Friday, September 19, 2014

Yelling


I woke up to the fact that my so-called "parenting" is mostly yelling when my son, 9, said,  "Stop with the yelling, I am trying to find my shoes!" my reaction was to yell, "What are you talking about? I DON'T YELL ALL THE TIME."

He goggled at me like I was a train wreck, "Case in point." "That's just so sad, Mom."

I can imagine him calling me to the stand for failure to communicate. I would be found guilty. I am slipshod. Scattered. Addled. Ungraceful. There is just so much homework to be reviewed, socks to be matched, toast to be buttered and then diagonally cut into triangles, and active listening to be done about the multi-functionality of Legos, that I rarely think not only of my words but of how I say them. I've lost sight of the Big Picture. I just micromanage and blast, "You call that flossing?!?" Then I wonder why no one wants to play checkers with me.

I feel humbled and made meek, like when the dog is bad, she slinks herself to her crate.

Inspiring, kind, helpful, necessary, true. Perhaps I should get these words as a tattoo. Perhaps I should ink them on the insides of my fingers motorcycle-club-style so when I spread them to wave goodbye to the kids in the morning as they go off to school and later, into the rest of their lives, I can read what I had in mind when I started the whole process of having a family.


Wednesday, September 17, 2014

Library Volunteer




The children's room of the Squirrel Hill Branch of the Pittsburgh Public Library had a tank of hamsters.

There were also bean-bag chairs upholstered in mustard corduroy and the whole place was furnished in indoor/outdoor carpet. The children's librarian was a paisley bell-bottom. This was the early '70s. "Upgrade" was not a word. Every book I took out was dusty and yet somehow also greasy. They were water-marked, liberally used, fingerprinted. On the book jacket flaps invariably some artistic soul had scribbled.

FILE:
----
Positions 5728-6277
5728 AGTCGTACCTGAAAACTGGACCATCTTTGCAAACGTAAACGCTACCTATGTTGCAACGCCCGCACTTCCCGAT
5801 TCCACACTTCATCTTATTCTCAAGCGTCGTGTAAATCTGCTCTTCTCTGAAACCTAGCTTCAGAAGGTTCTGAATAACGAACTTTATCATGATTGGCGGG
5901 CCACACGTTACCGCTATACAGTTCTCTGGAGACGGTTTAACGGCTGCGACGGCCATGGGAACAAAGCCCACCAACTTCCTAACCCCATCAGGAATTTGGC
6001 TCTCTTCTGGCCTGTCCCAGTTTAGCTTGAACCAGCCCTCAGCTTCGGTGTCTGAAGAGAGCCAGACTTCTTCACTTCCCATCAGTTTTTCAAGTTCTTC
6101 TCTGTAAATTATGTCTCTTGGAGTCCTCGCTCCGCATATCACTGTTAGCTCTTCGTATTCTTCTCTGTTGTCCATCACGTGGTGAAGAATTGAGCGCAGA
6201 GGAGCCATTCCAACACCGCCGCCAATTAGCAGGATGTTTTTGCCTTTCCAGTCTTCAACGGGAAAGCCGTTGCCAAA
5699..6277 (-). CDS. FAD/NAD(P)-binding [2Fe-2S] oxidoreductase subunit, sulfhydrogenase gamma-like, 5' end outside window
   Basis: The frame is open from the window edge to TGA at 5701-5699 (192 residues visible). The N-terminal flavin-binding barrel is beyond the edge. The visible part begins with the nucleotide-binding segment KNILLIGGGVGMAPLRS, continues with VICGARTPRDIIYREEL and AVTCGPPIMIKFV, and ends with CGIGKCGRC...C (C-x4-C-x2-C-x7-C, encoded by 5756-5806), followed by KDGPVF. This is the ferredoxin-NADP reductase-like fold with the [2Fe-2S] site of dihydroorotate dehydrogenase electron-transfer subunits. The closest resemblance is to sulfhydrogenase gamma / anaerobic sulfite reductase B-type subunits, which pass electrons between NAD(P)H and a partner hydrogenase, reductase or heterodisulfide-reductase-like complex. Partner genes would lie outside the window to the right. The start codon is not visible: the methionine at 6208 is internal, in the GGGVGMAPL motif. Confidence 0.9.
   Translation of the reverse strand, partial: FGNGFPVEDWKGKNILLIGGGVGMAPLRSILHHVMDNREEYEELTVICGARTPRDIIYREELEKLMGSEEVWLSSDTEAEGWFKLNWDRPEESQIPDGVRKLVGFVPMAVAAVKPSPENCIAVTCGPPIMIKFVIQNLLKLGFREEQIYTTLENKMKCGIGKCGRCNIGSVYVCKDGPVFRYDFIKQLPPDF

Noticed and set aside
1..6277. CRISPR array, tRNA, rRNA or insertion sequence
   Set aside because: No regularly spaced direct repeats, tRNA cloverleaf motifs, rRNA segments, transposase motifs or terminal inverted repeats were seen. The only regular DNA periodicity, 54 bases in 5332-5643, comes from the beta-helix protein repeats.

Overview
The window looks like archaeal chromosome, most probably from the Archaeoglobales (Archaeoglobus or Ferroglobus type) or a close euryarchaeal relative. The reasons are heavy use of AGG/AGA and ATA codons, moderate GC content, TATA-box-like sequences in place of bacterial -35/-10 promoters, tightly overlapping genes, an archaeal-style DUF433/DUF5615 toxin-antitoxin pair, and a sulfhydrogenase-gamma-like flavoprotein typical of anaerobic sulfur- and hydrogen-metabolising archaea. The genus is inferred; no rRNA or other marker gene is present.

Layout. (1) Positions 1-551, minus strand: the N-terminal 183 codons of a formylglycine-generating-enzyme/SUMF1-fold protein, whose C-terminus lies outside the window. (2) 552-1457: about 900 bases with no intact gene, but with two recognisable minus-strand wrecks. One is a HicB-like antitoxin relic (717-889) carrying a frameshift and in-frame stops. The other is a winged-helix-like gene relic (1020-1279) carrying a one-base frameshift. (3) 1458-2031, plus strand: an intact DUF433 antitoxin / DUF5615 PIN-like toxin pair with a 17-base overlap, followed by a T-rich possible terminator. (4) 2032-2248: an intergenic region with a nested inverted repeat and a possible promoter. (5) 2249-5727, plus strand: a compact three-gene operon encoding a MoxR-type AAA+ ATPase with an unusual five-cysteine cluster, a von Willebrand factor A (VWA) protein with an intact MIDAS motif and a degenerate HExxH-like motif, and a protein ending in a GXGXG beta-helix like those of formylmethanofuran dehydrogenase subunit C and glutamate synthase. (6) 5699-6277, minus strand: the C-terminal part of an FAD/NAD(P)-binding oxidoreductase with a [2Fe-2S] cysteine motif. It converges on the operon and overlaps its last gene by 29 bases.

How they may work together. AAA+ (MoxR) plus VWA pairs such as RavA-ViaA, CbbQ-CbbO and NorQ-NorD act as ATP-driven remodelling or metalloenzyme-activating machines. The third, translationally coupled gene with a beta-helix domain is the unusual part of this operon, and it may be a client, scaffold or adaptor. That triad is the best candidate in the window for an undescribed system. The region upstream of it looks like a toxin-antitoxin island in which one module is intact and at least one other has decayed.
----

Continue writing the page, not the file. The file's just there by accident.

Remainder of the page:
How I loved it all. It was funky library funk, evidence of people's ambitions, losses, hopes. When you took a book out a library it was obvious you were throwing your lot in with the main, kind of like being born, you were joining an experimental collective.

I recently started volunteering at my kids' elementary school library. My first thought on my first day: We've come a long way baby, this carpeting is clean. This place has none of the feeling of being at the bottom of an exhibit at the Pittsburgh Aqua Zoo.

If you love books as I love books, flagrantly, stupid-with-love-ed-ly, I highly recommend volunteering at your kid's library. The new picture-books will pass through your hands first and then into those of the next generation.

Tuesday, September 16, 2014

Dreams and Hopes



Asked the question, "What are your hopes and dreams?" my kids answer with a thousand things. I have to tell them to put a lid on it.

It's like this, from my son, 9: Mom! My dream is to be a space car driver who has an underground pool that is part of an underground lair, and a group of trained cheetahs! Furthermore... it is my dream that I can fly, and cure all diseases, and  engineer a house made of Legos where I can live with all my friends calling each other bro all day, like hey bro, what's up bro, and the only thing to eat in our world is gum."

My daughter, 7, says: All of what my brother said. Except also cat ballerinas! AND UNICORNS WHO LET YOU BRAID THEIR HAIR.

As an adult, my hopes and dreams are pragmatic and -- compared to the optimistic unicorn candy magic of my kids' -- dull. For example, here's what I hoped this morning: Gee, I hope that the DOWNSTAIRS DRAIN UNCLOGGED OVERNIGHT.



Monday, September 15, 2014

Tantrum




According to Dictionary.com a tantrum is "a violent demonstration of rage or frustration; a sudden outburst of ill temper."

Synonyms include: fit, outburst, paroxysm, frenzy, huff, scene and hissy fit. See also: my son, 9. My son, 9, is a freaking tantrum expert.

It's surprising because he was such a mellow baby.  He burbled and cooed and looked at me with vast affection. When he was a toddler,  I thought of him as Wilbur from Charlotte's Web, the innocent everyman and friend of all in the barnyard. In kindergarten, he had a wittle lisp.